How to nail the perfect bedtime routine
Optimising your post bedtime routine is all about staying in sync with your circadian rhythm. A circadian rhythm is a roughly 24-hour cycle in the physiological processes of living beings, including plants, animals, and fungi. Circadian rhythms are important in determining the sleeping and feeding patterns of all animals, including human beings. They are the product of millions of years of evolution and should be understood and respected by everyone.
The body clock is controlled by an area of the brain that responds to light, which is why humans are most alert while the sun is shining and are ready to sleep when it’s dark outside. Everyone’s rhythm is unique, this is why some people are “night owls” or “morning larks”. Fighting your natural urges to sleep messes with your circadian rhythm, and will ultimately diminish the quality of your sleep.
Read: How I Fall Asleep Straight Away – My Pre Sleep Routine
Follow My Tried and Tested Post Bedtime Routine in this Order:
Do NOT snooze!
This is rule number one! 15 minutes more sleep will not help you to feel refreshed and energised. Snoozing will lead you to fall into a deep sleep, which will cause sleep intertia – that confused, groggy and lethargic feeling. Your body is very good at knowing when you have had enough sleep, if you wake up 15 minutes before your alarm, that is your body telling you that its time to wake up.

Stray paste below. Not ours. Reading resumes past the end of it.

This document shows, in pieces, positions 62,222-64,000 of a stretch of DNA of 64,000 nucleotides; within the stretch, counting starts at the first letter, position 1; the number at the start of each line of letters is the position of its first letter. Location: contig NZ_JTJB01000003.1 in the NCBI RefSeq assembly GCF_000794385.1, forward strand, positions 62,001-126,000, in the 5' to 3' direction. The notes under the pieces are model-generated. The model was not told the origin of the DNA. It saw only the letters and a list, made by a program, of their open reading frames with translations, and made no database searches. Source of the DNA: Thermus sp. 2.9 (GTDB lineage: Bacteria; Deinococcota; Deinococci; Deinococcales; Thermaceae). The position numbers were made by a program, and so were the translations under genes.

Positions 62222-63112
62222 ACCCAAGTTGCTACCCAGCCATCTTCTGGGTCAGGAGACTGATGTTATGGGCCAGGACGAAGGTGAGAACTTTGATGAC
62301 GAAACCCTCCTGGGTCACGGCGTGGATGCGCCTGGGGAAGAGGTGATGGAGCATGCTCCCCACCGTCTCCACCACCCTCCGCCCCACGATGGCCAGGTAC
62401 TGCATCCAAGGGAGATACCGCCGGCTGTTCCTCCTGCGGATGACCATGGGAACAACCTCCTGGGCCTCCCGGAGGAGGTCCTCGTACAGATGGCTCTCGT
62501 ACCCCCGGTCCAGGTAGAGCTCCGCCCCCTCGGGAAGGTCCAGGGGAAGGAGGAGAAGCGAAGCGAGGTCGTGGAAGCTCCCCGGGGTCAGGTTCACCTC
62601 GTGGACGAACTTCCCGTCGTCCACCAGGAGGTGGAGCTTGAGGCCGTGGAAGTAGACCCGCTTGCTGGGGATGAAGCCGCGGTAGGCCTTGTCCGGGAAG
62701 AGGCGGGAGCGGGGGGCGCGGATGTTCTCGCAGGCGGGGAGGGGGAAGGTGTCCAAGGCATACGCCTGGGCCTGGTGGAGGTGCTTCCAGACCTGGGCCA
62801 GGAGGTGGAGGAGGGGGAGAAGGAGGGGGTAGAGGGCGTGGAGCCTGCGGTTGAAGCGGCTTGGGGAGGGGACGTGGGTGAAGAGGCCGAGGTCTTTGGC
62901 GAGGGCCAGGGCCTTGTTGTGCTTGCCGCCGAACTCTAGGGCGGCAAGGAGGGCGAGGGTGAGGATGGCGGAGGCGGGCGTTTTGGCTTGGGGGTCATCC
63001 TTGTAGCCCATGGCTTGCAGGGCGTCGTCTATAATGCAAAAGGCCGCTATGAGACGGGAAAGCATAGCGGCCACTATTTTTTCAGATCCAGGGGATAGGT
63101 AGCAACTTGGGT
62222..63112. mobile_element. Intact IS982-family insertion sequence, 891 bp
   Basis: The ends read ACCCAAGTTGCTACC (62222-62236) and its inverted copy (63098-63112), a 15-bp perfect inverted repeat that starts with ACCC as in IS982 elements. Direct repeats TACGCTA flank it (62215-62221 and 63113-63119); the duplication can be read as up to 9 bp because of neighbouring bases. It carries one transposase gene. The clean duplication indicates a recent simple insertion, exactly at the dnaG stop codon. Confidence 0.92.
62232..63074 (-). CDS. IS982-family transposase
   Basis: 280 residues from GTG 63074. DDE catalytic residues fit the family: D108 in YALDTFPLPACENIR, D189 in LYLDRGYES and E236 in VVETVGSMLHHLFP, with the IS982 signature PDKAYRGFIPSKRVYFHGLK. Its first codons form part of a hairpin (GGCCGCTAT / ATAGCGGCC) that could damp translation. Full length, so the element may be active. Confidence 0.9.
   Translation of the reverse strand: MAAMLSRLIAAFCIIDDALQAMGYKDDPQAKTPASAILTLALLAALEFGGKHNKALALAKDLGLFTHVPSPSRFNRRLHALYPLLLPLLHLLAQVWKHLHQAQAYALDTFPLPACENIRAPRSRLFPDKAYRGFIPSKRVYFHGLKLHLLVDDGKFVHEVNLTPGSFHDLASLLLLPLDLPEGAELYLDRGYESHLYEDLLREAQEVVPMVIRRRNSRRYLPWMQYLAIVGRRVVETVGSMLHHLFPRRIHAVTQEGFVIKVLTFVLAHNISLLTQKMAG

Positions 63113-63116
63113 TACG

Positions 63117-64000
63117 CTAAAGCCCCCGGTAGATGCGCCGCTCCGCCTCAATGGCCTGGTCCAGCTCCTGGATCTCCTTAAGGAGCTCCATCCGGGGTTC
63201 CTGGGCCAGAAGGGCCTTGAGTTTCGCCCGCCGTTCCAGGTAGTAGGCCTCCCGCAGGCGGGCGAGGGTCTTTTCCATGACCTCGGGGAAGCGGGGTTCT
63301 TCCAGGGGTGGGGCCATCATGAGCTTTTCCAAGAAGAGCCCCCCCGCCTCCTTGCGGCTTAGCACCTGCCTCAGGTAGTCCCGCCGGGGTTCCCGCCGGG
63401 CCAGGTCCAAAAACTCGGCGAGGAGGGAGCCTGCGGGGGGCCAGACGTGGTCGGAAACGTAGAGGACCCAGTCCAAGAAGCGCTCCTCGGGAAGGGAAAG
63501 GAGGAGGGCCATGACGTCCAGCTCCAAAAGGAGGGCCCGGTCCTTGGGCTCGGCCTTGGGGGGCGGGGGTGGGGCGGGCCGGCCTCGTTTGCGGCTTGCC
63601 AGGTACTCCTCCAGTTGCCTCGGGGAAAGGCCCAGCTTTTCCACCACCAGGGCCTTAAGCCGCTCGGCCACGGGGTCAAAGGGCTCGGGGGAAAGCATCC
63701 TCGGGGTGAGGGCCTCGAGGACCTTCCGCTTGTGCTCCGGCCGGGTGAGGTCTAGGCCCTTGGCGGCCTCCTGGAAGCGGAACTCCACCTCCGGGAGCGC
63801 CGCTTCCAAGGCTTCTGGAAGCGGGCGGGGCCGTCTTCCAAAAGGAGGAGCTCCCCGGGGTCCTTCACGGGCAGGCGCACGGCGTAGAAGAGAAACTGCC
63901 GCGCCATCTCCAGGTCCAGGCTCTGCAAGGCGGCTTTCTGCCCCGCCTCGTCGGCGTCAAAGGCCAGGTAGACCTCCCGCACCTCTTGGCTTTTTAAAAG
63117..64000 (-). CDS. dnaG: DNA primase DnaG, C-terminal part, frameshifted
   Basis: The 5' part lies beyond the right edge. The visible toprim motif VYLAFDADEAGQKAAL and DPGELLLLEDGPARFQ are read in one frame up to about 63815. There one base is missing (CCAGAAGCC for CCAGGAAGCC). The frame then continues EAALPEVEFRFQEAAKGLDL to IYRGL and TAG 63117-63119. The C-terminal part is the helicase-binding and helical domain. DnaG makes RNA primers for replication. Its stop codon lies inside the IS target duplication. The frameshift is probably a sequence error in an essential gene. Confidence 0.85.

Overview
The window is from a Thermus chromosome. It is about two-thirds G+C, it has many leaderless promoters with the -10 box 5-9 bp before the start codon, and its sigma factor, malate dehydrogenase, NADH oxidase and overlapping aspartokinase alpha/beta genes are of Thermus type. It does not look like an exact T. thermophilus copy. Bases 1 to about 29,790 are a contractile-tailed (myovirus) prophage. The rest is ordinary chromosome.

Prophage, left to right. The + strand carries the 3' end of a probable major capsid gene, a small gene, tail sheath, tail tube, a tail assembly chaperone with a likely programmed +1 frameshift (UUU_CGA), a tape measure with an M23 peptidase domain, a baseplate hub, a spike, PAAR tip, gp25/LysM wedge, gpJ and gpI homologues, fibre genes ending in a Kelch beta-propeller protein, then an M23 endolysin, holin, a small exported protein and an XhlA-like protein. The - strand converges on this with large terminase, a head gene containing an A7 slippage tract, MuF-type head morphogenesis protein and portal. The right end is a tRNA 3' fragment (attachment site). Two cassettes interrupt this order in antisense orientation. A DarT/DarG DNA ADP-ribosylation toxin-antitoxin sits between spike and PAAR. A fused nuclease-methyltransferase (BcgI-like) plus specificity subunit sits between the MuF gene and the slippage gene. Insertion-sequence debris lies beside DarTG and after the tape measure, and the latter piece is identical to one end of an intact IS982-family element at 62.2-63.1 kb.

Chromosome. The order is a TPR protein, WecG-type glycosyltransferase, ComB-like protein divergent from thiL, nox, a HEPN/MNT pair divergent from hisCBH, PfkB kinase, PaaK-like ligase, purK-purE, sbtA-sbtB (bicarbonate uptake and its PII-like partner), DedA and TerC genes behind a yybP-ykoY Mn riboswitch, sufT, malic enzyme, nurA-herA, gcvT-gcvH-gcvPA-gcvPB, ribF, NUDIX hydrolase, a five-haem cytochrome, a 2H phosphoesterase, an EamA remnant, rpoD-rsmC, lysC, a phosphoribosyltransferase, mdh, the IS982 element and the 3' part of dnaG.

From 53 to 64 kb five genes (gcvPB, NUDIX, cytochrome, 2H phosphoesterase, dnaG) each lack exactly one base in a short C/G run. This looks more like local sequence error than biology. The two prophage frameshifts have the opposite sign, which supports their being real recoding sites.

Try and make sure you have a big glass of water next to your bed when you go to sleep. As soon as you wake up, drink as much of that water as you can. Water fires up your metabolism, hydrates you, helps your body flush out toxins and gives your brain fuel. Drinking water will also help to inhibit the secretion of melatonin which is the sleep hormone.
Expose yourself to daylight
This is incredibly important if you are someone that finds it difficult to wake up in the morning. If your body, face and eyes are exposed to sunlight your body will decrease the secretion of melatonin and increase serotonin. Serotonin, a neurotransmitter, regulates mood, appetite, memory, and sleep.
By exposing yourself to daylight you are sticking with your circadian rhythm which is your natural internal body clock.
In the winter this isn’t always possible, so I like to use a wake up light. The wake up light essentially mimics the sun rising and it can be great to use during the dark winter months. I like to use the “Body Clock” by Lumie.
Go to the toilet
This is good for two reasons. Firstly, you will have to get out of bed (hopefully!) which will mean you will immediately become more alert. Secondly, going to the toilet first thing in the morning is in sync with your circadian rhythm.
Bringing your attention and connecting with your body can be a great way to create mindfulness. Being mindful means that you are focusing on the present moment, not worrying about what happened in the past or the future. Mindfulness has been shown to decrease stress. Getting out of bed and moving can be an incredibly powerful way to step your body into gear, you will mobilise and activate your joins, muscles, and brain.
Additionally, getting into a regular stretching habit can have a big effect on your flexibility and mobility. Being able to move properly is going to benefit your life in so many ways, not only will your workouts be more effective, you are much less likely to get injured. Sustaining a decent level of flexibility and mobility as you get older is essential.
Long established negative sleeping habits won’t fix themselves overnight, but small changes like these over a long period of time can have a profound effect on the quality of your sleep as well as aiding your health and fitness goals!